School was an absolute nightmare, but Finnley was experienced at being invisible. Only it was harder this time, because everyone was gossiping about Mia and he wanted to scream at them to stop it. He could hear them calling her names, whispering about how weird she was, with her crazy horse drawings and all her plants. They claimed they’d always known she wasn’t quite normal.
The rumors grew and spread like wildfire in the backs of classrooms while the teachers cleared their throats and continued on with the lesson, pretending that they didn’t know what was going on. It was easier for them that way, but Finnley hated them for it.
Late in the day, passing periods had gotten so bad that Finnley had to shove his way through, snapping at people to get out of the way. He was losing his patience very quickly. When a boy right next to him whispered, “Mia the Maniac,” Finnley spun around and punched him in the shoulder. It was a weak blow since he had little experience in punching, but it was fueled with all of his pent-up anger at those insulting Mia.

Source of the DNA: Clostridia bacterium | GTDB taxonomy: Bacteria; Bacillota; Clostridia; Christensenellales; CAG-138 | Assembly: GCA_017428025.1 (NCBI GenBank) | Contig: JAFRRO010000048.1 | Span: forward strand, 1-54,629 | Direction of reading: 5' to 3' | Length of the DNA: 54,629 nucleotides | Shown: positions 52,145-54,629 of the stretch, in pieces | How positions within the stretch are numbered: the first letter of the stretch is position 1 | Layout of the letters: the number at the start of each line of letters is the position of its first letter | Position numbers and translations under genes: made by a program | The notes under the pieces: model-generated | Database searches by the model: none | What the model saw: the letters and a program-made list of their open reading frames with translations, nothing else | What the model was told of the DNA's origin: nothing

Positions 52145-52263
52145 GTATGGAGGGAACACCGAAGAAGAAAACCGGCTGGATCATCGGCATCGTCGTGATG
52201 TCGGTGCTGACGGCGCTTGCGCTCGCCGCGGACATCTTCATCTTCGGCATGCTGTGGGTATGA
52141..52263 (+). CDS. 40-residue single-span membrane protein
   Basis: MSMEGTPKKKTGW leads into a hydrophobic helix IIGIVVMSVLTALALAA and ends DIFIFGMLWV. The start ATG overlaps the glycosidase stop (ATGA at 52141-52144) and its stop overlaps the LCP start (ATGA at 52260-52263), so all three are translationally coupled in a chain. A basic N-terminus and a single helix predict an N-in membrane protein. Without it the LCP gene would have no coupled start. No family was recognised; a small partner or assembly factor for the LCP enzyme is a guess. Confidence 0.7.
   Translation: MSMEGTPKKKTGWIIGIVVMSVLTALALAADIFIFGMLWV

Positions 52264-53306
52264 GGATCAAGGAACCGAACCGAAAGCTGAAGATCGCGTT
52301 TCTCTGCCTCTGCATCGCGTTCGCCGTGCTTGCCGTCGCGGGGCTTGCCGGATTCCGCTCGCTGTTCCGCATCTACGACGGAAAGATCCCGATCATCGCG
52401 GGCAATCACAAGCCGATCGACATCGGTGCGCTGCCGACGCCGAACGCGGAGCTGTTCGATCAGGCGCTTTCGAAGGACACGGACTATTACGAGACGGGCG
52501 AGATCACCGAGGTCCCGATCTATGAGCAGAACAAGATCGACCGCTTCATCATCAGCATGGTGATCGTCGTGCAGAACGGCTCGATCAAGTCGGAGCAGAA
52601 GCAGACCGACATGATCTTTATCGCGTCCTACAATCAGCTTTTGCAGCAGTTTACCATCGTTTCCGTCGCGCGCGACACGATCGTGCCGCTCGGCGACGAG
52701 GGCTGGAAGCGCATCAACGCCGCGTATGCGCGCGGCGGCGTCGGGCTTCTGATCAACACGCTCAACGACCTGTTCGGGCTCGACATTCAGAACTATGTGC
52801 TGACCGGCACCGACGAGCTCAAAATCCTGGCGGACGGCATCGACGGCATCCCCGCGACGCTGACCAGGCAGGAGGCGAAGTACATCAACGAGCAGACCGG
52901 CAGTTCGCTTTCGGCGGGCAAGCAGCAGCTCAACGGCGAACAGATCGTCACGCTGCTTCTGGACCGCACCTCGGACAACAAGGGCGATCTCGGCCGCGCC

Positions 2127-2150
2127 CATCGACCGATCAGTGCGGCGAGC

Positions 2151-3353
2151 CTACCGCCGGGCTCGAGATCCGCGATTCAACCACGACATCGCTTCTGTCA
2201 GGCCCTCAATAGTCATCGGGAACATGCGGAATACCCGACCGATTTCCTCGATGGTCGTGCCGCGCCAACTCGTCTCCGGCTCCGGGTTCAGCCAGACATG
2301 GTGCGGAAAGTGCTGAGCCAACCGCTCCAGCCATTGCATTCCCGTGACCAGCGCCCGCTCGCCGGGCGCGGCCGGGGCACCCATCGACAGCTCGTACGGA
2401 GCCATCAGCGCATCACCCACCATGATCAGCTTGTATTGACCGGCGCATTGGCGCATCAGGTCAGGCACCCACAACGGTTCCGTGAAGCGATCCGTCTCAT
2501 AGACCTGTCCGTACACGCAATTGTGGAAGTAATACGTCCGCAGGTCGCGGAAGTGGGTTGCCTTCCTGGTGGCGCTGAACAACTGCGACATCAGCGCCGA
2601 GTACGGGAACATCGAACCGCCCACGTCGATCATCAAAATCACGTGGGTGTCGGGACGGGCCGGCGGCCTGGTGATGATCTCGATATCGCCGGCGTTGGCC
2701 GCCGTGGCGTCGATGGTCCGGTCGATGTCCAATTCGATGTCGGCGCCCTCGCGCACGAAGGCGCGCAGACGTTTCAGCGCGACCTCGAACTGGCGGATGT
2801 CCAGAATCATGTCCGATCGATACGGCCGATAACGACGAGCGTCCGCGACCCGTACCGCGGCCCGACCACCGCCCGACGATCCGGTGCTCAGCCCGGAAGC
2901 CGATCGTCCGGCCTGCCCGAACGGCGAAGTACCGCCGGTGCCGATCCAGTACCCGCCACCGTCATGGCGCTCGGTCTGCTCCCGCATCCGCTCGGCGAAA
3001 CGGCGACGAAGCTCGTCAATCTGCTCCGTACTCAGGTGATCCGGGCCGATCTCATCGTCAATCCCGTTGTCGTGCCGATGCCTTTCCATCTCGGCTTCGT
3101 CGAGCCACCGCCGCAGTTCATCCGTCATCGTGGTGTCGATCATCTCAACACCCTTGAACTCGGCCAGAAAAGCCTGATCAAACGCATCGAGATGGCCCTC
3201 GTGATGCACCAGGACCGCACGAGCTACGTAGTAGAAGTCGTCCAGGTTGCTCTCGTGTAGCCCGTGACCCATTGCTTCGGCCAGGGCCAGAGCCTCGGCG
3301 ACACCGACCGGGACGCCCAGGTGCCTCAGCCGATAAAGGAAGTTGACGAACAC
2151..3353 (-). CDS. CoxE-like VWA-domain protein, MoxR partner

The boy looked down at himself more in surprise than anything else — he looked big enough to take even a hard punch without worrying about it — and narrowed his eyes at Finnley. “You’re Mia’s friend, aren’t ya?”
Finnley stubbornly set his jaw. “Yes, I am. What did she ever do to you?”
The kid had the nerve to casually shrug his shoulders. “Nothing. Just telling the truth about who she is. A maniac. Normal people don’t go drawing demon horses and running off into forests. She’s crazy, that one —”
“Shut up!” Finnley yelled at him. How dare they talk about Mia like this? A happy girl who had been a part of the school and unbothered by others before now? What did they suddenly have against her? He clenched his fists again, knuckles whitening. The hall went noticeably silent, and a teacher’s voice was heard from beyond the mass of students.
“What is going on here? Finnley? Jacob? What is the meaning of this?” It was Ms. Lannis, the vice principal. She looked sharply at Finnley, and he realized that the other kid — Jacob, he supposed — had gone on the offensive. He had a sulky look on his face and was rubbing his shoulder with one hand as if he had actually been hurt.
“He punched me, Ms. Lannis,” he mumbled pitifully. “I didn’ do anything, I swear. He just punched me.” Finnley thought he looked absolutely stupid, but Ms. Lannis seemed the hurt shoulder act.
“Well then. Jacob, go on over to the nurse’s office and see if you can’t get an ice pack.” The vice principal’s voice was quiet and soothing, but it hardened as she turned to address Finnley. He suddenly realized that he was still the new student, the untested one, the student who couldn’t be vouched for as a good person yet. He hadn’t exactly made any efforts to make friends other than Mia, both among the staff and the students.